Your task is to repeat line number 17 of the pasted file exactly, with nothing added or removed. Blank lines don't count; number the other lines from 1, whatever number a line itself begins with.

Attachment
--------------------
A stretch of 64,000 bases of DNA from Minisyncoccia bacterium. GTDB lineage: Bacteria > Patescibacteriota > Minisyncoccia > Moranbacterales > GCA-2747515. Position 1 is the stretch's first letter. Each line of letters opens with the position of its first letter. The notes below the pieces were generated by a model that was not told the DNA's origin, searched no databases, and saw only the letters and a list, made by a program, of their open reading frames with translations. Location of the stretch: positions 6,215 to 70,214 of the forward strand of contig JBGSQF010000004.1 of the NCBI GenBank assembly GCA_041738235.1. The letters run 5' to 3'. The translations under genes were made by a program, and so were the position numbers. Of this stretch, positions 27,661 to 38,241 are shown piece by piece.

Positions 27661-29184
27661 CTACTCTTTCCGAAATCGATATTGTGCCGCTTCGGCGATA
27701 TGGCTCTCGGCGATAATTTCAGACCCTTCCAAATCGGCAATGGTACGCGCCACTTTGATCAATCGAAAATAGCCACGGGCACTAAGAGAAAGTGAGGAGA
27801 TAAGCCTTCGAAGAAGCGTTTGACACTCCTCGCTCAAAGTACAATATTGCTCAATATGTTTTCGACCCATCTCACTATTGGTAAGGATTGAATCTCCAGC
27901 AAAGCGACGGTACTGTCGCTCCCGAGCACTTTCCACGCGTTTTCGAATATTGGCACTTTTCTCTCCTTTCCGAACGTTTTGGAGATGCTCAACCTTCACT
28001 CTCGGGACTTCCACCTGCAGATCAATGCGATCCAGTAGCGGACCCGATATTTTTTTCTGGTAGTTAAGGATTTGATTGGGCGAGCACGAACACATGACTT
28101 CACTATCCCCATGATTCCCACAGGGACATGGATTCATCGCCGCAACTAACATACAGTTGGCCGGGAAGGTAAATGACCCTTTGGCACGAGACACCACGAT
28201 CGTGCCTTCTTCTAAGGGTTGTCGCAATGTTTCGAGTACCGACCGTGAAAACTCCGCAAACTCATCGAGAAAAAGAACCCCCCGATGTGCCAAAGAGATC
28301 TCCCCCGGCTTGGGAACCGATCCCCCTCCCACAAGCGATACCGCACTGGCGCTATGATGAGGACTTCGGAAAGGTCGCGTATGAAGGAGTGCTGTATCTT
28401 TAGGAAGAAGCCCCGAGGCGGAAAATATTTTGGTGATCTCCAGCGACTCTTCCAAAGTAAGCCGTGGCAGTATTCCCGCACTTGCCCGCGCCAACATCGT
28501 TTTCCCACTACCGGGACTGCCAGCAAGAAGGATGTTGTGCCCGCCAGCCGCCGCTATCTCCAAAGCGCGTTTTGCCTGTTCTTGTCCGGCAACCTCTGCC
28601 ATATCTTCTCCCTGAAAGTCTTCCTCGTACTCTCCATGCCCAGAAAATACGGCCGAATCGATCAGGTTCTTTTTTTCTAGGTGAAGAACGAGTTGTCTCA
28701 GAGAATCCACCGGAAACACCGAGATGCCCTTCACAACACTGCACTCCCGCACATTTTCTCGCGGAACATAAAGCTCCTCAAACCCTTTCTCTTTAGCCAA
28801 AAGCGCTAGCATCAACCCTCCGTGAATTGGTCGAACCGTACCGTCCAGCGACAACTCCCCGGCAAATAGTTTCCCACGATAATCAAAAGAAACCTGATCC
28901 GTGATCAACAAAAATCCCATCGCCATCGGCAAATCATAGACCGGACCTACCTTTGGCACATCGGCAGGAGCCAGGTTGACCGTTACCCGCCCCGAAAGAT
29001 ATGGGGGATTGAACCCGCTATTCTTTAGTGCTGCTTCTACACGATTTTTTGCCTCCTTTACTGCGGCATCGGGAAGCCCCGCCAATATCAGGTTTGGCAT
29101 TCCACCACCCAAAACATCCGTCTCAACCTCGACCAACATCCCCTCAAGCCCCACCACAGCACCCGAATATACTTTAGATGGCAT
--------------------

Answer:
29001 ATGGGGGATTGAACCCGCTATTCTTTAGTGCTGCTTCTACACGATTTTTTGCCTCCTTTACTGCGGCATCGGGAAGCCCCGCCAATATCAGGTTTGGCAT